The Management Blog
Tips & advice to help you improve your performance
You can blame it on the zodiac sign or a personality trait, but the fact is some people are simply better at making decisions than others.
While you can take your time choosing between a pair of pants, the business world will not be waiting for you to make an appropriate decision.
Having the ability to make a quick, yet good decision is imperative in all life situations.
To be an effective manager, decision making skills are crucial.
Do you have a hard time making decisions?
When you need to figure out a plan of action, do you take days to consider all the options, and can’t ever decide on the spot? Learn More
Some managers hesitate and procrastinate over decision making. This is generally because they are anxious about making the wrong decision and the possible consequences this might have. The best managers are prepared to make decisions quickly even if they are only 80% sure they are right. This is because delaying a decision can cause more problems than it solves. By acting quicker and anticipating the risks you may be able to still put the situation right. Procrastinating may leave this option unavailable. Learn More
We make decisions every day. That’s part of our job. And, most of he time, things go right with those decisions. Rarely do we make massive howlers that send the FTSE 100 index crashing through the floor, or find the building around us burn to the ground.
If you need to make large, long-lasting decisions that will have an impact on what you do in the future, it would be good to have some kind of model that assists us and provides a firm foundation for the decision that has to be made. Learn More
You know the story…you’re right in the middle of something, and then a problem comes out of left-field. How do you react? How you face problems is one of the critical factors that helps determine how successful you will be as a manager.
Many managers panic or resist problems, thinking that by ignoring it or passing it on, somehow it’s solved. Firstly, assume there is an answer out there… it just needs to be found. Worrying about it gets you nowhere; working towards the answer will get you everywhere. I’m not just referring to being positive, but the state of mind you decide to choose will play a big part in the way the problem will be handled.
Now, ask yourself ‘what are the facts?’. Many problems are not as big as they seem at first, once everything is known. Also, facts will help you find a better solution, faster. Knowing this is the next step allows you to think logically about the situation. If you encounter a problem, simply begin asking questions and gather the facts. Sometimes you have dig to get to the real problem! This is where your quality questioning comes in.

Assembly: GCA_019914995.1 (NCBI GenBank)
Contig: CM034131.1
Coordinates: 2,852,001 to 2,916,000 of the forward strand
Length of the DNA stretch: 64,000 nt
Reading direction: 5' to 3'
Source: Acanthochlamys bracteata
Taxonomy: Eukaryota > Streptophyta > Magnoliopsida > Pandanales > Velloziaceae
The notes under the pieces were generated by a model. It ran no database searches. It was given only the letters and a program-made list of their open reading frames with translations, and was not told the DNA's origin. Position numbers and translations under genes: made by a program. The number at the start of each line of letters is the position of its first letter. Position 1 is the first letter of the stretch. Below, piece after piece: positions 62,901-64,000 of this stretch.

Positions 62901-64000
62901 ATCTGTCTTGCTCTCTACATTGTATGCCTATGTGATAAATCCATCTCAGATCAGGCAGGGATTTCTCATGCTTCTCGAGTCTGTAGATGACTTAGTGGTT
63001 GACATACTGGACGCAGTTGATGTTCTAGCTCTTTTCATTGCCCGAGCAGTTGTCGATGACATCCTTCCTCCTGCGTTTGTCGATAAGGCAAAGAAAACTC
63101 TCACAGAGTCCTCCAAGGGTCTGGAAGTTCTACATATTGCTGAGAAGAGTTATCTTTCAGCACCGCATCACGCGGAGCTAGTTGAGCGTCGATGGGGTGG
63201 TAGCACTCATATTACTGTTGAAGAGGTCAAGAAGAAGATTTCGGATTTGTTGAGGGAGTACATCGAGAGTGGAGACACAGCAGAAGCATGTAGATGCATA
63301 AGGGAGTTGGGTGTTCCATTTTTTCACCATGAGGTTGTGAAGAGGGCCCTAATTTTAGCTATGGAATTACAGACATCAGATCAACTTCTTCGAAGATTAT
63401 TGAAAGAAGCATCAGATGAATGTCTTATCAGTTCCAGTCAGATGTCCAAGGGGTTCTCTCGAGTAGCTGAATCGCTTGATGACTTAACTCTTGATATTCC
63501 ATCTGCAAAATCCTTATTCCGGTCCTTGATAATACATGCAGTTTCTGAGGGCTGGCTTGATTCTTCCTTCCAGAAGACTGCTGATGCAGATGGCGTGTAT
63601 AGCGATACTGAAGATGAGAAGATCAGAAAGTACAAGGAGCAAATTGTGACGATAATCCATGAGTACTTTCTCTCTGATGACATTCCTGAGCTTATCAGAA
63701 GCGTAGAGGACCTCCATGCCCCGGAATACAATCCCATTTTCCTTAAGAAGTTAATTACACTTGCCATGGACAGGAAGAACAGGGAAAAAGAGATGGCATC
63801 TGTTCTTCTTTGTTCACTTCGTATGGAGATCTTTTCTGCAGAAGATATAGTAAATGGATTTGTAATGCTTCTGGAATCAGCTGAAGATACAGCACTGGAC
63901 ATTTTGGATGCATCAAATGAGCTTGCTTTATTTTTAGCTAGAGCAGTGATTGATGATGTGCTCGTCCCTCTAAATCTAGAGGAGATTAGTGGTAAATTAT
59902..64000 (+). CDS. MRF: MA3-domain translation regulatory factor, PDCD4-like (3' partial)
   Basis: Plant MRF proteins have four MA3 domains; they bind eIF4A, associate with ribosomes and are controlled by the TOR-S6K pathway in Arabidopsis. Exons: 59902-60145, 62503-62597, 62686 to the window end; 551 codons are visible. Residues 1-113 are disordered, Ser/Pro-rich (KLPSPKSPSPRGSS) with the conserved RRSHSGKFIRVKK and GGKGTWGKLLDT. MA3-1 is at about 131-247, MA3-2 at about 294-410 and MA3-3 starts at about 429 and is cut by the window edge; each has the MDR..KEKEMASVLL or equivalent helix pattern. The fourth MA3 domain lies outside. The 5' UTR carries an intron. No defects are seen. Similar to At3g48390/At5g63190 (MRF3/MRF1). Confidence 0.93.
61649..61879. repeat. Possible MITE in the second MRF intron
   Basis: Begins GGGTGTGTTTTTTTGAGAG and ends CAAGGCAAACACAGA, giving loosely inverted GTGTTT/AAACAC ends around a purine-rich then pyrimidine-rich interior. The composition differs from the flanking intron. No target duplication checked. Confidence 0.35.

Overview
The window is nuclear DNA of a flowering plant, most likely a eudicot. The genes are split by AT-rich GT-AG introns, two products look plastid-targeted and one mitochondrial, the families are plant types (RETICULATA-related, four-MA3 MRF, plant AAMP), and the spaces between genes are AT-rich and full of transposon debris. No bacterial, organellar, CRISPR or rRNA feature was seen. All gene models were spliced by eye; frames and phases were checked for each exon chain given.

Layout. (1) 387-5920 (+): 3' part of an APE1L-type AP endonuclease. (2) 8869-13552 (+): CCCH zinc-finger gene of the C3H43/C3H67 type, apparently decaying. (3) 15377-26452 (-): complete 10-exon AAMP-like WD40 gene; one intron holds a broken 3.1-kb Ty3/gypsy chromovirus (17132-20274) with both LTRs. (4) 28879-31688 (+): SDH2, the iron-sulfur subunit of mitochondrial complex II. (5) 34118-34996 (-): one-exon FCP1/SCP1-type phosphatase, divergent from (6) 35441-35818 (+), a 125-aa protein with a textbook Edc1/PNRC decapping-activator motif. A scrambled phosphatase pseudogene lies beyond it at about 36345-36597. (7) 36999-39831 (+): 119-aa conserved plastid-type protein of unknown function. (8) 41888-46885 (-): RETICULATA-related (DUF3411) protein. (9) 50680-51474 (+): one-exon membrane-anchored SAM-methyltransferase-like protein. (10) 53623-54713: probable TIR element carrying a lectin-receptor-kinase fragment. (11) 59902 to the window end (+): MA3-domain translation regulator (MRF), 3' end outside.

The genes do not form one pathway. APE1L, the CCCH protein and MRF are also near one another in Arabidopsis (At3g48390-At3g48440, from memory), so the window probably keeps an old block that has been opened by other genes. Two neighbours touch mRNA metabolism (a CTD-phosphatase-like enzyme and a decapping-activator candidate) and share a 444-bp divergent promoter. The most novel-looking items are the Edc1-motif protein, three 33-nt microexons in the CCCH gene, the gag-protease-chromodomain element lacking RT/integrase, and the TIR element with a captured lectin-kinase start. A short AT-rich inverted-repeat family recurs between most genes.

As a manager, sometimes you get involved in situations that don’t need too much of your time. You might be able, having summarised exactly what the situation is, to put the problem back to someone else or identify how it can be dealt with in a different way. If you are the best person to deal with it, think of what you, personally can do to deal with it. Brainstorm some ideas. Expand your thinking to identify what alternatives you might have
Consider what research you might do to solve the problem- maybe the internet could help, asking other people, or reading how others have solved the problem might help. Don’t make the mistake of thinking you know it all, and that your first instinct for an answer is necessarily the best. Bounce your ideas off other people, even if you think they know less on the subject. Sometimes the more you know, the more you can overlook the obvious.
Finally, make your decision, and put it into action. Think short-term as well as long. Follow through properly. Allow yourself the time to pick the right solution and set milestones to measure its effectiveness. Monitor those solutions and make sure you have some contingencies, just in case.
By following logical steps, you identify what progress you can make with specific problems and will soon have them under control.
When you think about it, what are you doing most of the day, other than solving problems and making decisions?
So what parameters might you be working under and how can you start making effective decisions with your team? Learn More
Last week, when we began discussing the various components of the decision making process, I mentioned that one of the attributes a manager needed to have when making decisions was tunnel vision (or, really, a lack thereof).
Think of it this way – a tunnel is very narrow. When you’re in a tunnel you have very few options – either back up or move forward to find the nearest exit. Decision making, when done with tunnel vision, is very similar. Managers with tunnel vision find that they have very few alternatives to choose from when it’s time to make the final decision. Learn More